Many of Hevna’s countries boast strange geography thanks to the work of unseen forces throughout the geologic record, a factor which can be clearly seen in the northern nation of Duntilik.
One could even be forgiven for thinking the entire region came about as a result of a petulant giant scrunching the very rock up like an unwanted piece of paper.
The Skalna mountain range dominates the northern edge of Duntilik, spearing southward periodically in thin tendrils. The presence of the mountains both helps and hinders the people who live here, for while they may impede progress between some settlements, the high rock ridges do much to protect the Dunts from the harshest Aether Storms, and violent cold weather of the Arctic circle it pierces into.
Where mountains do not cut up the land, a wild and cold tundra dominates, interspersed with areas of deep pine forest. It is in these rare pockets that one may find the only arable and fertile soil northern Duntilik boasts. Further human-favorable habitat can be found further south, however, as the mountains give rise to flatter land, and then eventually the forested slopes leading down to Pendesfern Great Forest.
Due to its extreme terrain and climate, Duntilik is a low population country. Nominally ruled by the Kai, as the head of all tribes, each nomadic tribal group tends to follow its own wants, rules, and laws and will only come together when their land as a whole is threatened. Due to its low population, Dunts do not bear surnames.
Capital: Tibor (Sacred place)
South West City: Iska (’Tavern Place’)
West Central City: Dima Dreva (’Thieves Retreat’)
East Central City: Vaca Cestum (’Great Fort’)
North City: Lorskal (Named for its Founder.)
East City: Arra Holme (’Smart Gentle Place’)
The Border Market (Not a recognized town, but nevertheless, a permanent feature near Wessenland.)
The Men and Nagan populations of Duntilik have a fairly good relationship, simply because they barely interact with each other. The Leyinagu and Funanagu of Duntilik are far more adapted to the cold than their southern cousins, and as such are able to make a living on vast stretches of Duntilik’s waterways, even in areas Men find unpalatable. As for the reclusive Tyakonagu, they have always been shy people no matter where one may find them in the world, and Duntilik’s few choose to actively avoid outsiders, including other Nagu.
As a result, the two races treat each other as one would any other apex predator – with cautious respect and avoidance. There have, of course, been occasions where either species has helped out injured members of the other… and occasions where hostility has broken out. No long term grudges seem to exist, however.
Duntilik has only six settlements with a permanent, year-round, presence, plus the Border Market. Due to this, and the nomadic nature of much of the nations’ populace, Duntilik boasts far less well built and integrated infrastructure for its peoples, except in these larger gathering spots.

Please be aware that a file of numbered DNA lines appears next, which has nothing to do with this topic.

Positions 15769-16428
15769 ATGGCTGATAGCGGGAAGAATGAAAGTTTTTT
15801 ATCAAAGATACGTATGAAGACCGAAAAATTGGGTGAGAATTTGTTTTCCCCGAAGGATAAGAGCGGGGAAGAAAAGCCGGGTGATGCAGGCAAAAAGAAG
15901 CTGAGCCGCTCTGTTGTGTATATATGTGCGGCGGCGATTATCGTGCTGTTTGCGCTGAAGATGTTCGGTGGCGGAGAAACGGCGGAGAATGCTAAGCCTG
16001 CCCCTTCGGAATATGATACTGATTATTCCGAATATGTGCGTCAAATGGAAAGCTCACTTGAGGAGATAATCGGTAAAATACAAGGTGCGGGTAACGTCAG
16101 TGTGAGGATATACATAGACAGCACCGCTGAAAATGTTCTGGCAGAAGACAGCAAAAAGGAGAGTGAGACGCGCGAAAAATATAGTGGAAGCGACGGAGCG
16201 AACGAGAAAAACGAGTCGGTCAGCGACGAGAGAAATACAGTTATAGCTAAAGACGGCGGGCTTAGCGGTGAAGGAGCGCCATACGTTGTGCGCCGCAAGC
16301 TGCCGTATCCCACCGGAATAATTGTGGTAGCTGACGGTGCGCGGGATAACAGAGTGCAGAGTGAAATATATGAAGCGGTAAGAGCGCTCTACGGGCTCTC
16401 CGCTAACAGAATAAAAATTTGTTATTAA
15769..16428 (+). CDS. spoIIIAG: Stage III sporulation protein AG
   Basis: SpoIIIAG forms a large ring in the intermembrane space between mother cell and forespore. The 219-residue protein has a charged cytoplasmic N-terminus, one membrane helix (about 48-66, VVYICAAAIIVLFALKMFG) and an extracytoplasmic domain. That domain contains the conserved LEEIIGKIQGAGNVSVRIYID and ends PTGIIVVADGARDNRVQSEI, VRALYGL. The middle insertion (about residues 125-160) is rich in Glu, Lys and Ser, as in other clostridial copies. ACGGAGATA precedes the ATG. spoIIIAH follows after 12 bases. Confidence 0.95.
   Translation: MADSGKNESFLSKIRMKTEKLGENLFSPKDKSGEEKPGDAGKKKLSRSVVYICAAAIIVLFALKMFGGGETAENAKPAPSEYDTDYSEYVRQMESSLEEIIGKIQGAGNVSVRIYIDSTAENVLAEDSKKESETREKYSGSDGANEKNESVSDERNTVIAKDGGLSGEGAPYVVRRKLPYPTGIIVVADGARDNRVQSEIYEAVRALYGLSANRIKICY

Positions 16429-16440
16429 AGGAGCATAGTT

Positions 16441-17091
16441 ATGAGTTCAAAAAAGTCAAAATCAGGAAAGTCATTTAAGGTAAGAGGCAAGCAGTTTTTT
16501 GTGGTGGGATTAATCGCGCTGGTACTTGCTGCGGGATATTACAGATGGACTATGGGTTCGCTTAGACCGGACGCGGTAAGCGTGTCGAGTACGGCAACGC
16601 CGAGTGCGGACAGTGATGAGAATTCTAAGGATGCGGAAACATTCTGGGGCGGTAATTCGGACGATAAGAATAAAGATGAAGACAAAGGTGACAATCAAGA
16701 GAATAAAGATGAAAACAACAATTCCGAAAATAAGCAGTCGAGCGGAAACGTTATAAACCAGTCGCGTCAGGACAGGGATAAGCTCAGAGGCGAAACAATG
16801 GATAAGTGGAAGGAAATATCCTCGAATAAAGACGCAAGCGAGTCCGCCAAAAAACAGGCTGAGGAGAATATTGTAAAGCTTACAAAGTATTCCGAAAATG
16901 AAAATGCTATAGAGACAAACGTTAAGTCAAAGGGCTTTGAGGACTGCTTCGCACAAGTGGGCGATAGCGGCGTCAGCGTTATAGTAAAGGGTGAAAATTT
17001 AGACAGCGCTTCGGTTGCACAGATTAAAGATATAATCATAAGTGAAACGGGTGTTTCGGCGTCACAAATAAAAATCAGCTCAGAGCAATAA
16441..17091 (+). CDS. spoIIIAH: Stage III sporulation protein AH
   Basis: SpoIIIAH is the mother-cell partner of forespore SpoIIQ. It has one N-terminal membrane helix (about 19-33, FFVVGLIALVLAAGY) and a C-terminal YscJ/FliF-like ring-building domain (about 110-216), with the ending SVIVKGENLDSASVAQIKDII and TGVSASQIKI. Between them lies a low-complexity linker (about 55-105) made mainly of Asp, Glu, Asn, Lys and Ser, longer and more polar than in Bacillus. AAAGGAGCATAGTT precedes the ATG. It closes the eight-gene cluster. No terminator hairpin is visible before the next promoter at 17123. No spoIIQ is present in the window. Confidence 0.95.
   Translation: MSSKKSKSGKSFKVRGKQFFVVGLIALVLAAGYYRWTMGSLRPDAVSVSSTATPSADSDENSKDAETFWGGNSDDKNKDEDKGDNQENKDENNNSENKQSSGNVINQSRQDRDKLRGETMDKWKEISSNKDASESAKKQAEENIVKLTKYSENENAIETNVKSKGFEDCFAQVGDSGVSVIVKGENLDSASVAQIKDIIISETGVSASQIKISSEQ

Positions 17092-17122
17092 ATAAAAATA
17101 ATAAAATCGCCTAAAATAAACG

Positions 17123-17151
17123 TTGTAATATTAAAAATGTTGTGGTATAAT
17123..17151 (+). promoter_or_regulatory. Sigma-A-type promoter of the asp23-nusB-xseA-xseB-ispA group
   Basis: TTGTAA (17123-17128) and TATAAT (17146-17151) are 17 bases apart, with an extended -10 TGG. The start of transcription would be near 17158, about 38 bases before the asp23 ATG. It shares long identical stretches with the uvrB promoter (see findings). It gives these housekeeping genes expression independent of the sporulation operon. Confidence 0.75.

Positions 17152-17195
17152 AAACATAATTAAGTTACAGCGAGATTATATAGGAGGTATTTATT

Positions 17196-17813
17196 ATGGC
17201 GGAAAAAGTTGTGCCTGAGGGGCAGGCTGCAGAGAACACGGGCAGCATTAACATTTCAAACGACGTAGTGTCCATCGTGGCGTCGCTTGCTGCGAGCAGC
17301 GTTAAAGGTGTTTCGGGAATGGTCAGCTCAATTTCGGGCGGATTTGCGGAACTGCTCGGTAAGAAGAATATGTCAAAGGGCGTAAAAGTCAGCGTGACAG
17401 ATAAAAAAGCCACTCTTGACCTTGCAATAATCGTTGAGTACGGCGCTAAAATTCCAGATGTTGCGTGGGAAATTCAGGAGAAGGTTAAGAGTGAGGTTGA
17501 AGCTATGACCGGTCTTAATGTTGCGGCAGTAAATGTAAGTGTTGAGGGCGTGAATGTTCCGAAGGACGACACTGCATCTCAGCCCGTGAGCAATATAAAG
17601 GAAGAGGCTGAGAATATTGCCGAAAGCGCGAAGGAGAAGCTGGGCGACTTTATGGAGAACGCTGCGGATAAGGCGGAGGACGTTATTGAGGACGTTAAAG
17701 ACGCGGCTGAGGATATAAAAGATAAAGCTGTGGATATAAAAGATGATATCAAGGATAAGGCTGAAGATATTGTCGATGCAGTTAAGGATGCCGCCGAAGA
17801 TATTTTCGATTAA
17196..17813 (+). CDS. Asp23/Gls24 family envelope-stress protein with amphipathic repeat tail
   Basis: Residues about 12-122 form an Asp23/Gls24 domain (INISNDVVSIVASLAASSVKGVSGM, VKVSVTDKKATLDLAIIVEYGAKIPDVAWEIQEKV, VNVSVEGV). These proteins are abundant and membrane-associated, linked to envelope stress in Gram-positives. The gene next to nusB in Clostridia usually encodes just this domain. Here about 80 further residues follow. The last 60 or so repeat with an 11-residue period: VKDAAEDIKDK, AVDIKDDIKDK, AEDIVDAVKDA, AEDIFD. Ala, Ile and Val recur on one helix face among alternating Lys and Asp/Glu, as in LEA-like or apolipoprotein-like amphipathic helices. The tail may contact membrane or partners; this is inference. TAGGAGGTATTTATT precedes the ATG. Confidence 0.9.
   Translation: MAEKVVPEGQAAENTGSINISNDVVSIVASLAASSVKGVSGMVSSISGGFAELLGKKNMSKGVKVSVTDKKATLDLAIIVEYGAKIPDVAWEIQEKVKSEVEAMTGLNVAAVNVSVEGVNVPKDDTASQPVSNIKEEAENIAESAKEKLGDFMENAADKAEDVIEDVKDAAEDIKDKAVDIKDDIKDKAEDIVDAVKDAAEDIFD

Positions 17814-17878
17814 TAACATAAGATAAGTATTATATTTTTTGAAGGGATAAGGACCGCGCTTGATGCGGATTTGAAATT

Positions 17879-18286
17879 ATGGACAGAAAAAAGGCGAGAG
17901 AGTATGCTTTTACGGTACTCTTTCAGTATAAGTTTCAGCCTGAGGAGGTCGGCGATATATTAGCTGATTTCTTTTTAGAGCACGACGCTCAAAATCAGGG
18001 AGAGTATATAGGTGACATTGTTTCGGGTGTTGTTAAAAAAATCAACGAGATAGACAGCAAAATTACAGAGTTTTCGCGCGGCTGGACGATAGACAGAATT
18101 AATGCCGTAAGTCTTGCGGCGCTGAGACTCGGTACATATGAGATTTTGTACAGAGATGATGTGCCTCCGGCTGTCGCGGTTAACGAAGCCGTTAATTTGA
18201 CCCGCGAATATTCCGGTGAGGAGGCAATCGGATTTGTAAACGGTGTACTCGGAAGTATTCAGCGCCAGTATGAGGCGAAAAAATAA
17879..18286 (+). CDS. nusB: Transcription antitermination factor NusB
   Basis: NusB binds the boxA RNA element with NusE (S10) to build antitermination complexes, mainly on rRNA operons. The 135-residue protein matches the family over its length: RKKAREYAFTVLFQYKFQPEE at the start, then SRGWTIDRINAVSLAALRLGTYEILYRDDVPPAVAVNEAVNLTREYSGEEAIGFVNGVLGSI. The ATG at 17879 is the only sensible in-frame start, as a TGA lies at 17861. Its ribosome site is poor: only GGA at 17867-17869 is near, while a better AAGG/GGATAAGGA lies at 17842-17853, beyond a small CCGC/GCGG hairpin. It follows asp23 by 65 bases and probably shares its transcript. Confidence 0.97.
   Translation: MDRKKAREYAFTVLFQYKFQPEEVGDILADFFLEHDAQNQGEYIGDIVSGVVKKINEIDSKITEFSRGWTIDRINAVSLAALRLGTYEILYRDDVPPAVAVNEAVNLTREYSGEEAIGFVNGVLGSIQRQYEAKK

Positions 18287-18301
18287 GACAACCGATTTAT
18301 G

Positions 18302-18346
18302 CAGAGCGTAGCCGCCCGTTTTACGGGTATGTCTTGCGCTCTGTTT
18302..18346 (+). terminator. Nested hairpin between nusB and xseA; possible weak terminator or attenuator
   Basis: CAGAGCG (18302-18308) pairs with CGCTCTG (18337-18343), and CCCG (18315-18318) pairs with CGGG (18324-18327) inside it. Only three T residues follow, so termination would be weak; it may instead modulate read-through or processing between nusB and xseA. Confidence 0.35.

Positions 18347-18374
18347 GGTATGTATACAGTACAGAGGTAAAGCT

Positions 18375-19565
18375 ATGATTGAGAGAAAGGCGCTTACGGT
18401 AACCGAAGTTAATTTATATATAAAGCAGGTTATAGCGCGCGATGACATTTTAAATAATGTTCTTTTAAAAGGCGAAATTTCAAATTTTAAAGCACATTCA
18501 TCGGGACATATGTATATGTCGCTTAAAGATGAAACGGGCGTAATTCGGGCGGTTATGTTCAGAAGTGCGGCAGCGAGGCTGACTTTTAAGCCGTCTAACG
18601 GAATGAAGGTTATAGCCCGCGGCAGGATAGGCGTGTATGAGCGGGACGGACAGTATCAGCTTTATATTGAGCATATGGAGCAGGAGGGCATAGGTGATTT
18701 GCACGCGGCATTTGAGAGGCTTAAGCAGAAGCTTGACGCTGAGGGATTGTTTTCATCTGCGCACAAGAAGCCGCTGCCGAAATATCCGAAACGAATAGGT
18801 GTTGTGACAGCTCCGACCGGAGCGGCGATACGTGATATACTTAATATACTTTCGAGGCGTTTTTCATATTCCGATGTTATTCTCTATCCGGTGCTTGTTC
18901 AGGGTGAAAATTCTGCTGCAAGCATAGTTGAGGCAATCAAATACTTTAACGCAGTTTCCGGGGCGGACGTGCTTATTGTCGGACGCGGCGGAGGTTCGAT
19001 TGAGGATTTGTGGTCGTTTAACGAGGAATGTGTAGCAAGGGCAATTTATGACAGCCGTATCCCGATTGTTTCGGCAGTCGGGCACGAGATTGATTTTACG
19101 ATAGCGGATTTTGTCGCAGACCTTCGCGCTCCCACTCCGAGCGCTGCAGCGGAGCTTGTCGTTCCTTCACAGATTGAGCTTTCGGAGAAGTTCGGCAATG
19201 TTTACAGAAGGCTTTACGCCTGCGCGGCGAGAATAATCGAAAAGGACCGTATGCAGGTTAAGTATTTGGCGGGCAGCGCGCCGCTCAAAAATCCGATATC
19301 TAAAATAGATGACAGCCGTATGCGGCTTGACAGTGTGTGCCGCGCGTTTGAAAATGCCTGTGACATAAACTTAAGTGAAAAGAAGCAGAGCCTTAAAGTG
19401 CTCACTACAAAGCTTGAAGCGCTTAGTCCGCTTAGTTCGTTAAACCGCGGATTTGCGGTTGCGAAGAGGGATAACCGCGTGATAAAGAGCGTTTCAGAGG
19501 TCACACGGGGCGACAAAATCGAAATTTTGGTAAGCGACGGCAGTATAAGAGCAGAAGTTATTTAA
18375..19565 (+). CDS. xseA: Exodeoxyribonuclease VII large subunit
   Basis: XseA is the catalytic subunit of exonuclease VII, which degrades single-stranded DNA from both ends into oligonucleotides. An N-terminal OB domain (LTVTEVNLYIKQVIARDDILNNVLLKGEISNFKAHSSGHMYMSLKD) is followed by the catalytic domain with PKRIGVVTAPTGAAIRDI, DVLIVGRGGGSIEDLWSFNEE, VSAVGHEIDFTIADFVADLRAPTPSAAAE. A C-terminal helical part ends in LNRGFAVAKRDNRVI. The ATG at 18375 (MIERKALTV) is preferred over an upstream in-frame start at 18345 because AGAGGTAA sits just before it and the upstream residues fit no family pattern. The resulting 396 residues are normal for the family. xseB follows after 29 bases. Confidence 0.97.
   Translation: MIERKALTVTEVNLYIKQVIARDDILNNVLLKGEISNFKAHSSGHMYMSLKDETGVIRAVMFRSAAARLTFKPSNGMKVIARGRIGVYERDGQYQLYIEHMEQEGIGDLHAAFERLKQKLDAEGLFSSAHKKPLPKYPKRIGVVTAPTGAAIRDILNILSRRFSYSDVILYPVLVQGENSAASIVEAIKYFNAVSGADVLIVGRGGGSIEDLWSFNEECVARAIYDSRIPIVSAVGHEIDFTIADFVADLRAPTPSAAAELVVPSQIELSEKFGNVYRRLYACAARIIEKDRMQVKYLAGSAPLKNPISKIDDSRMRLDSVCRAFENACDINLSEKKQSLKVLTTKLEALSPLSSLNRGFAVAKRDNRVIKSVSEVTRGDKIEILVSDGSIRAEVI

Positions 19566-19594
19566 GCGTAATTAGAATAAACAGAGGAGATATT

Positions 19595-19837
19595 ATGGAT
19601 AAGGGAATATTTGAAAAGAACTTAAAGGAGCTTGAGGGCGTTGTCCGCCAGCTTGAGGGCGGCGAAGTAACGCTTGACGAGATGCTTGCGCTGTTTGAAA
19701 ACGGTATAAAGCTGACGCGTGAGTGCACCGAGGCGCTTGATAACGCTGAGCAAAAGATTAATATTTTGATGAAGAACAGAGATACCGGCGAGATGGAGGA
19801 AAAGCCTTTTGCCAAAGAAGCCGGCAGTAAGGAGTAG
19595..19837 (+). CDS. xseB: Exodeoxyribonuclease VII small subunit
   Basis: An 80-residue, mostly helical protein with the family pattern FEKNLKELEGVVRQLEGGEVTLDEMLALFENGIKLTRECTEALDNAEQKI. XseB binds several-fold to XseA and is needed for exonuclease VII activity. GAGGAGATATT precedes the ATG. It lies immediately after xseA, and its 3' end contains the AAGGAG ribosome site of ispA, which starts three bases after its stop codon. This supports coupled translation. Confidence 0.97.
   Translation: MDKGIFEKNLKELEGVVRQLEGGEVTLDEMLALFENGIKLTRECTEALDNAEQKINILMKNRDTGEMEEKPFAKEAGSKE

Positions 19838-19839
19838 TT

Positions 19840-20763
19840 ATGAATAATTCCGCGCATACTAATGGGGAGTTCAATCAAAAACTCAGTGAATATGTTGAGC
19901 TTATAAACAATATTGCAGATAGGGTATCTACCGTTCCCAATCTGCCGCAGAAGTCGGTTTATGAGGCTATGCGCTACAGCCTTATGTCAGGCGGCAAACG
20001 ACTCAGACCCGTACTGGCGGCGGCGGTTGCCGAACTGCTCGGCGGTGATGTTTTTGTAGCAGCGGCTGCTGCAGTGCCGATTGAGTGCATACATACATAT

Water: For the nomadic population, water is gathered from freshwater sources on their travels. In the case of the permanent settlements, however, one may find local rivers diverted into channels through key streets, and channeled into public wells. Where rivers are not available, aquifers are usually the reason for a settlements’ location and tapped accordingly.
If all else fails, one can always melt snow.
Food: The majority of the average nomadic diet comes from meat, quite often in the form of jerky, from the ample hunting the forests and rivers supply. Even the permanent settlements maintain hunting stock around their towns, and all Dunts pride themselves on getting the full use out of any carcass. The flesh is eaten cooked, the leftover is preserved, bone marrow goes into soups and stews, and skin and bone make their way into clothing and shelter.
Modern cooking, hunting, and living techniques have, in the hands of the Dunts, simply made them more efficient at ancient techniques, rather than changing the way the people treat the land.
Law Enforcement: The Dunts have very few over-arching laws as a nation, and plenty of more localized one for each tribe and/or settlement. Due to this, no national police force or judiciary exists, though every group will have its adjudicators.
Usually, the second on command to a tribe leader will form the backbone of a groups’ justice needs, with exile forming the worst punishment for the majority of tribes (a death sentence, in many cases.) On top of all this, there does exist the possibility of petitioning the Court of the Kai, in Tibor, but this is generally for much larger matters than the day to day enforcement of the common man.
Fire: Considering the cold nature of the country, one could be forgiven for thinking the Dunts don’t worry about flames that much. This could not be farther from the truth, however.
Dunts specialize in cloth and leather buildings, and wood-hull aether ships, not to mention how precious wood can be when a tribe is mid-journey in a non-forested area.